So you have had a successful filming expedition and now have hundreds of JPG's you want to convert into a Hollywood Epic. There are many tools available, but I use ffmpeg and mencoder.
ffmpeg is correctly known as the Swiss army knife of video manipulation. It is in perpetual beta, the command line options get changed on the developer's whim and it can probably even make the tea. There are a whole raft of video conversion options. I freely admit that I don't understand most of them, but I'll try and explain why I chose the ones I use.
First you need to check that your JPG's are numbered sequentially. If they aren't I'll leave you to write a script that renames them. In the case of the GoPro file names look like: G0040383. Now ffmpeg has a very useful option: startnumber that will start at the file you name and process all the files in the directory with sequential numbers. However, if there is a gap in the numbers it will grind to a halt. Even better ffmpeg understands shell globs, so:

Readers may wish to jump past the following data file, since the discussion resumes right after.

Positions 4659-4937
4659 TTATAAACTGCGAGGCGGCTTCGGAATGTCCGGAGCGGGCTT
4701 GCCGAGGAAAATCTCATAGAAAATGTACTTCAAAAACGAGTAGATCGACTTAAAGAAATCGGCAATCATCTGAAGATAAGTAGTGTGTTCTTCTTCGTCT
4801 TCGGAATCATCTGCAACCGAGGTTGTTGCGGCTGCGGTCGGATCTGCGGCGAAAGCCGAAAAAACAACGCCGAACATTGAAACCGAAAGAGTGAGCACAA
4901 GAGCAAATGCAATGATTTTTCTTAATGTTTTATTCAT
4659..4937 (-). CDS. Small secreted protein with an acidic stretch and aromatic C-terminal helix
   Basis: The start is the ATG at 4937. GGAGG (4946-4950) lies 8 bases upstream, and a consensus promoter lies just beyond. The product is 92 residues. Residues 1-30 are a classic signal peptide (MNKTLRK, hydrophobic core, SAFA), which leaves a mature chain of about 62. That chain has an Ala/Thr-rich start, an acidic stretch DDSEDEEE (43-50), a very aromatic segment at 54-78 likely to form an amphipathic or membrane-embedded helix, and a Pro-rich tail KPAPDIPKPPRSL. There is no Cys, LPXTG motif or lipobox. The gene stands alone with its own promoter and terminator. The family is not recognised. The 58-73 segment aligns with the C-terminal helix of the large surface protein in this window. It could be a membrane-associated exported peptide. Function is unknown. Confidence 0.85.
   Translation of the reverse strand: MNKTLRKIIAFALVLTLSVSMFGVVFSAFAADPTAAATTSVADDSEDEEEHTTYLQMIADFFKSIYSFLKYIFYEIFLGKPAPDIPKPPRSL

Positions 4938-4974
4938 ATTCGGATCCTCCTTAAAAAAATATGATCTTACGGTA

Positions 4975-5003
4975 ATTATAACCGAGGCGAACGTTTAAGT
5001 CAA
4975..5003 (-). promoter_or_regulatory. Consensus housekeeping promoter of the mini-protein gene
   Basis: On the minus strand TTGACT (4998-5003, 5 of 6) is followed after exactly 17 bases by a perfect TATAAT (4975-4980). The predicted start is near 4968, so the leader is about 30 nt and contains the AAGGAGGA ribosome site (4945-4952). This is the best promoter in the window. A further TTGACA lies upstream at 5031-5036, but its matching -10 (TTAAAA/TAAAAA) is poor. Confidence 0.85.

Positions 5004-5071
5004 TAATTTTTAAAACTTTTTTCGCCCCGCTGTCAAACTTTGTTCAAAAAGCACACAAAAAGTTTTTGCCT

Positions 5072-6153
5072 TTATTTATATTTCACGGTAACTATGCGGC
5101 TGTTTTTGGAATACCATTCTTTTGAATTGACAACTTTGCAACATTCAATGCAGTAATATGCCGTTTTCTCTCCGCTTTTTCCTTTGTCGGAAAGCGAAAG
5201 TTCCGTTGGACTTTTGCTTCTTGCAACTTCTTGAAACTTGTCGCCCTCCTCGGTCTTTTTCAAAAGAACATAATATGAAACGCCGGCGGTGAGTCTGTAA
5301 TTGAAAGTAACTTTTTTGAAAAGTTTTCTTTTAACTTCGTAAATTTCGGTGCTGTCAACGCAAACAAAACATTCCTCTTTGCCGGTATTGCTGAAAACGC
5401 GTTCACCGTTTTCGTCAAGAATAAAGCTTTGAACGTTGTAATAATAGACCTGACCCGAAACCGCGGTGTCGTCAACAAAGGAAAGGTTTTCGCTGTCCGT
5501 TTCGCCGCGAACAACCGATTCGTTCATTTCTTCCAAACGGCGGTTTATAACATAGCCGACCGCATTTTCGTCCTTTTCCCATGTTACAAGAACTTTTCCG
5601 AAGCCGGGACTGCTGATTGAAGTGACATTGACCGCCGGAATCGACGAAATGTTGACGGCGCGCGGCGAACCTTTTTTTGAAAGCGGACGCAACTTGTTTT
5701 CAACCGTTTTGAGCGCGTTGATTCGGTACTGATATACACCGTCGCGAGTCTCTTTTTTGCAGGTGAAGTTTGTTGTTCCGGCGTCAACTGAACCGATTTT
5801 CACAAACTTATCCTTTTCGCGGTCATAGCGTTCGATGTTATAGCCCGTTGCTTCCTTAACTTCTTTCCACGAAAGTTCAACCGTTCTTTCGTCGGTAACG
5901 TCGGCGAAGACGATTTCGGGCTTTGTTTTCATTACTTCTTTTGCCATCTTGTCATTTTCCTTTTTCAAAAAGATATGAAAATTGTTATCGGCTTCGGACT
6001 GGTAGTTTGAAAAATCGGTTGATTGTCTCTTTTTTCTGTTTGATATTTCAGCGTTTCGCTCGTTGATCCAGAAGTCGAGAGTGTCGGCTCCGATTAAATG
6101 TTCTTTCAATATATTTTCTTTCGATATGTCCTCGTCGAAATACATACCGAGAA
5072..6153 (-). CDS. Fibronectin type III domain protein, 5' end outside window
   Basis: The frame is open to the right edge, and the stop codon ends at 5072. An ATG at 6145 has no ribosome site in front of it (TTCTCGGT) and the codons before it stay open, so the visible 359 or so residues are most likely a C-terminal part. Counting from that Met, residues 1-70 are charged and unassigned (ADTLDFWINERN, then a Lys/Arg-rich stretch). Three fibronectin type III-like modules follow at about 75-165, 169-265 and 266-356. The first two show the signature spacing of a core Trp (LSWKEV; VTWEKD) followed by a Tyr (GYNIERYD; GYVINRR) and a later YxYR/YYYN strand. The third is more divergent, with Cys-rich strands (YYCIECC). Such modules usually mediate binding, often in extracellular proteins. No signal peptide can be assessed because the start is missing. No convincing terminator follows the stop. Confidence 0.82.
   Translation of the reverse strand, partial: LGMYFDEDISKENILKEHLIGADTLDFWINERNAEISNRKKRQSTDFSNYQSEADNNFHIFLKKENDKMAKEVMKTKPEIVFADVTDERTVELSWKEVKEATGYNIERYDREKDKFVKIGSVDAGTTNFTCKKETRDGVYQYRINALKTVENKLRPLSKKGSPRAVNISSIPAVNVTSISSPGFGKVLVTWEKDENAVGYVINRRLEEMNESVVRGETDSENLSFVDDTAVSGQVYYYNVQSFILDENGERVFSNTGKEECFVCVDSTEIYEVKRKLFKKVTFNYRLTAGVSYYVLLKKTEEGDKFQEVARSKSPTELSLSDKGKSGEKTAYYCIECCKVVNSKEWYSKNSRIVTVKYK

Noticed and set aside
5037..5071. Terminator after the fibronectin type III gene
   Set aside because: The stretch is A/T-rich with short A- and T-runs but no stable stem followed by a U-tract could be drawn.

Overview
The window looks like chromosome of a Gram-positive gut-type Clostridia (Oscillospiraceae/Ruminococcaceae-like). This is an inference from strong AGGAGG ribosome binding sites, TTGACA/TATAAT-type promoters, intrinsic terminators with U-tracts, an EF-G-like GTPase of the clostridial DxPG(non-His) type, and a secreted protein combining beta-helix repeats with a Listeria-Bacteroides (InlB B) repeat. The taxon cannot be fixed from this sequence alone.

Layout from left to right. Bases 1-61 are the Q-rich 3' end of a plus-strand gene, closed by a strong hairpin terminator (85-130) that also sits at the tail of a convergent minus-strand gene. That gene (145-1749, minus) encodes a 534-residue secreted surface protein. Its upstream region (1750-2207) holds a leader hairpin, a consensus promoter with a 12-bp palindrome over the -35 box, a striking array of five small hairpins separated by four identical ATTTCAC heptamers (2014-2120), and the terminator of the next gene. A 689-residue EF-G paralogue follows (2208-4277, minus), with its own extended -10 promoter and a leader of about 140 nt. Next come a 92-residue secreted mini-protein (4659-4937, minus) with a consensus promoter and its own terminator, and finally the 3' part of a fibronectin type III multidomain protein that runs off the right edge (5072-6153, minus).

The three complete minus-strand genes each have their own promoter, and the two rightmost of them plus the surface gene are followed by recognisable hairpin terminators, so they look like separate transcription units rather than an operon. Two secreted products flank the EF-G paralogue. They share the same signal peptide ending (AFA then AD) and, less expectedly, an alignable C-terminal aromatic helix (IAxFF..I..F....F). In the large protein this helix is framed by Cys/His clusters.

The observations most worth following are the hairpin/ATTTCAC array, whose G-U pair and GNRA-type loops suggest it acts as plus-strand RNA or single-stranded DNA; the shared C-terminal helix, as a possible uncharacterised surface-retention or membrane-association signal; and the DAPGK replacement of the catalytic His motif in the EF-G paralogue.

ffmpeg -f image2 -start_number 91495 -i G00%d.JPG
will process all the files in the directory that start with "G00" beginning with "G0091495".
Almost all of my ffmpeg options are taken from waan's site.
So my full command line looks like:
ffmpeg -f image2 -start_number 91495 -i G00%d.JPG -r 25 -s 1280x960 -vcodec libx264 -b:v 30000k timelapse_25fps.mp4
This creates a video of 25 frames per second using an h264 codec. If your time lapse seems to be going too quickly, you can adjust the speed using mencoder:
mencoder -speed 0.25 -ofps 25 -ovc copy timelapse_25fps.mp4 -o quarter_speed.mp4
The above command will slow things down to a quarter of the original speed.
So now you have the perfect time lapse video and you want to spice it up by adding an audio track. I am assuming that you already have a suitable mp3 to hand. There will almost inevitably be a mismatch in the duration of the mp3 file and the video. If the mp3 is too long you can trim it to the length of the video when you multiplex the file:
ffmpeg -i timelapse.mp4 -i music.mp3 -map 0:0 -map 1:0 -codec copy -shortest output_video.mp4
If the mp3 file is too short you can create a loop that is longer than the video (thanks to StackExchange for this):
sox -e ima-adpcm short_audio.mp3 looped_audio.mp3 repeat 1000 # adjust count as necessary
Now use the shortest option with ffmpeg to multiplex the tracks, as per the instructions above.
Some of My Time Lapse Videos.